thatwillneverwork4071 karma2021-02-17 17:06:28 UTC
Quick answer: you would probably be asking your partner if they wanted to "Disney and Chill".
Longer answer: For those who don't know, during a particularly bleak period in Netflix' history, when we were on the verge of going out of business, Reed Hastings and I flew to Dallas to try to convince them to buy us. We would combine forces, we would run the online business, they would run the stores, we would find all these amazing synergies, and voila! Everyone happy. The price we proposed? $50,000,000. And they laughed at us. So luckily we dodged that bullet.
But had they bought us, I have no doubt that the Netflix story would have pretty much ended there. I dont think I, Reed, or any of the rest of the team would have stuck around long. Blockbuster would invariably have fucked it up. They would have gone bankrupt anyway. And I would probably be working as a postman somewhere.
Streaming would have come along anyway, but probably a bit later. Netflix started streaming in 2007 (we launched as a DVD by mail in 1998) but we pretty much did it on our own for a dozen years before the rest of the industry caught on that this was better for consumers.
What allowed us to survive (and thrive) for those dozen years is that we came into streaming with a huge and healthy DVD business. And lots of understanding of consumer tastes.
And by the way: the company that Blockbuster could have bought for $50mil, now has a market cap of $250 billion. I'm just sayin!
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thatwillneverwork1770 karma2021-02-17 19:30:04 UTC
I see a Nobel prize in that person's future.
thatwillneverwork1554 karma2021-02-17 19:37:29 UTC
How do you think I feel?
thatwillneverwork1230 karma2021-02-17 18:09:38 UTC
Wow. I could talk about culture for ever.
The most important thing to know though, is that Culture is not what you way, it's what you do. It doesn't matter what you write down, what you put in a culture deck, what you engrave in the cornerstone of your building . . . ultimately culture is going to spring from the behavior of the leaders.
So a lot of the cultural aspects that Netflix is famous for (Radical honesty, Freedom and Responsibilty, etc) are simply the way I have always treated people. It's the way Reed and I dealt with each other. Etc.
But most companies are like this when they start. There are way too many things to do and way to few people to do them all. So you have no choice but to give people very broad direction ("here's where we are going") and then trust them to get there. You give them the "responsibility" to get done what needs to get done, but the "freedom" to do the job the way they see fit.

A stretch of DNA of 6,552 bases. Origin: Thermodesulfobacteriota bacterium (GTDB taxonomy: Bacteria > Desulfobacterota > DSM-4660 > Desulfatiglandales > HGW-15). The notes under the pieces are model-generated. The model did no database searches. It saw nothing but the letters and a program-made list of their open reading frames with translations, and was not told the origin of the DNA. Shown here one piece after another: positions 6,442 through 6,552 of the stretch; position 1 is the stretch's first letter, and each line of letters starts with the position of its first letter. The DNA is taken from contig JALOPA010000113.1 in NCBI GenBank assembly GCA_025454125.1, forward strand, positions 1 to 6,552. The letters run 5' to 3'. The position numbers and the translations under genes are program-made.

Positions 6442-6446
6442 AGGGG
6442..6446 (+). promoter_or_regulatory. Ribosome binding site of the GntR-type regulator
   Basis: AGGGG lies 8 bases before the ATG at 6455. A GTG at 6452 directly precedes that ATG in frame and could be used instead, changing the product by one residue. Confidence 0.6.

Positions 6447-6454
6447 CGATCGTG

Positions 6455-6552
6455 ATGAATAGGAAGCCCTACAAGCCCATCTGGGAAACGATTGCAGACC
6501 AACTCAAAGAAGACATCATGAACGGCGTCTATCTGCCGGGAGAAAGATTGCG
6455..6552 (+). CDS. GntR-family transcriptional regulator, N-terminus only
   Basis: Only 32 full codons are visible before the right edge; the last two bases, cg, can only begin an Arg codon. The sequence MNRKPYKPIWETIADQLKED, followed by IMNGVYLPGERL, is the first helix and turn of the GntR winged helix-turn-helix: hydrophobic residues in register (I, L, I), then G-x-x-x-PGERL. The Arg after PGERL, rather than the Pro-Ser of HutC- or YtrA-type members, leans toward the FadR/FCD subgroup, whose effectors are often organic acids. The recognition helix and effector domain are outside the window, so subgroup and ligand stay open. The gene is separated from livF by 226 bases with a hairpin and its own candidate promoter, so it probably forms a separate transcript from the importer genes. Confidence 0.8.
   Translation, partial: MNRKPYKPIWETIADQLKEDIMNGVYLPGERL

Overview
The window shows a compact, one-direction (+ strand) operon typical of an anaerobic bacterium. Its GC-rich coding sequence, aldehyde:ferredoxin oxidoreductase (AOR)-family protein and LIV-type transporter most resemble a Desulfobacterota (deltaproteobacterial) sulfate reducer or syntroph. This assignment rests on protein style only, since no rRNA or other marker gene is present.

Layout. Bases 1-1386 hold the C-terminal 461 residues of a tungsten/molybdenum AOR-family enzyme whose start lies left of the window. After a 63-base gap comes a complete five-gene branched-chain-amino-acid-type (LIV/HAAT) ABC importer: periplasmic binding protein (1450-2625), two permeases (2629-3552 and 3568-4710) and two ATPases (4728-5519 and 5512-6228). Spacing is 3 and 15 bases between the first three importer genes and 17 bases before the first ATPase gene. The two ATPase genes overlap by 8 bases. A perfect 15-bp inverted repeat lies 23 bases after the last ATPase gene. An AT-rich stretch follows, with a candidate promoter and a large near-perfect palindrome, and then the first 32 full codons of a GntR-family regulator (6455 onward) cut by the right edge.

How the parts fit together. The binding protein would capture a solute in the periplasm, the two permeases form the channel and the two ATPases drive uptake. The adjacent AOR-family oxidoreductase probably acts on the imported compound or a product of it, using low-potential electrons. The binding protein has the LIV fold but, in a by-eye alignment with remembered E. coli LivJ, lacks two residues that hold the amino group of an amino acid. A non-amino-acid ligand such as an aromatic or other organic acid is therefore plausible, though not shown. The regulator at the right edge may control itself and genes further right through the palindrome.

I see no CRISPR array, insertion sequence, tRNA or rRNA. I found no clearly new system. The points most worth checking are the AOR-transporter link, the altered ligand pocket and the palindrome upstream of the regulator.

That's very much how Netflix was at the beginning. It was SO much fun - since we all felt like we had autonomy, responsiblity, and such an interesting challenge.
As I said, most startups have that culture. What sets Netflix apart is not that it started that way . .. it's that it stayed that way. Because with most companies, those initial experiments get corrupted. Someone is late with their responsibility - so the well meaning leader says "we all need to do status reports". Someone overspends, so the well meaning leader says "from now on I need to pre-approve all spending above $1000". And pretty soon there is no freedom. There is no real respnonsibility. And it sucks to work there.
At Netflix we didn't every want to lost what made it so fun (and so effective) in the early days. So we tried to build a culture that preserved those things as we went from 10 to 100 to 1000 and now to 10,000 employees.
I don't work there anymore, but I know they still focus hard on preserving a culture that is free of rules, based on honesty, and where freedom and responsibility go hand in hand.
For more on where our culture came from, you should (shameless plug alert) check out my book on the early days of Netflix called "That Will Never Work".
For more on the current culture at Netflix, you should read Reed Hasting's book call "The No Rules Rules".
And to get concrete tips on how to build culture in your own company, you should (more shameless plugging ahead) listen to my podcast, also called That Will Never Work.
thatwillneverwork1166 karma2021-02-17 17:49:07 UTC
I'm not ignoring this voted up question, it's just that I genuinely don't know the answer. I don't currently work at Netflix and I haven't worked there for quite a few years. But since I know that Netflix spends unbelievable amounts of time, effort and attention on their UI and UX, I'm sure there is a good reason for exactly why it is the way it is: I just don't know what that reason is.
It's funny, because on my podcast (where I mentor early stage entreprneuers) I spend a lot of time on ideation (where ideas come from, how to validate ideas, how to quickly-cheapily-easily figure out which ideas have merit, etc). I've found that the best ideation tool is simply to look for pain, and it's obvious that "content discovery" is a huge pain point for every streaming customer.
Someone is going to figure this out eventually. Could it be you?
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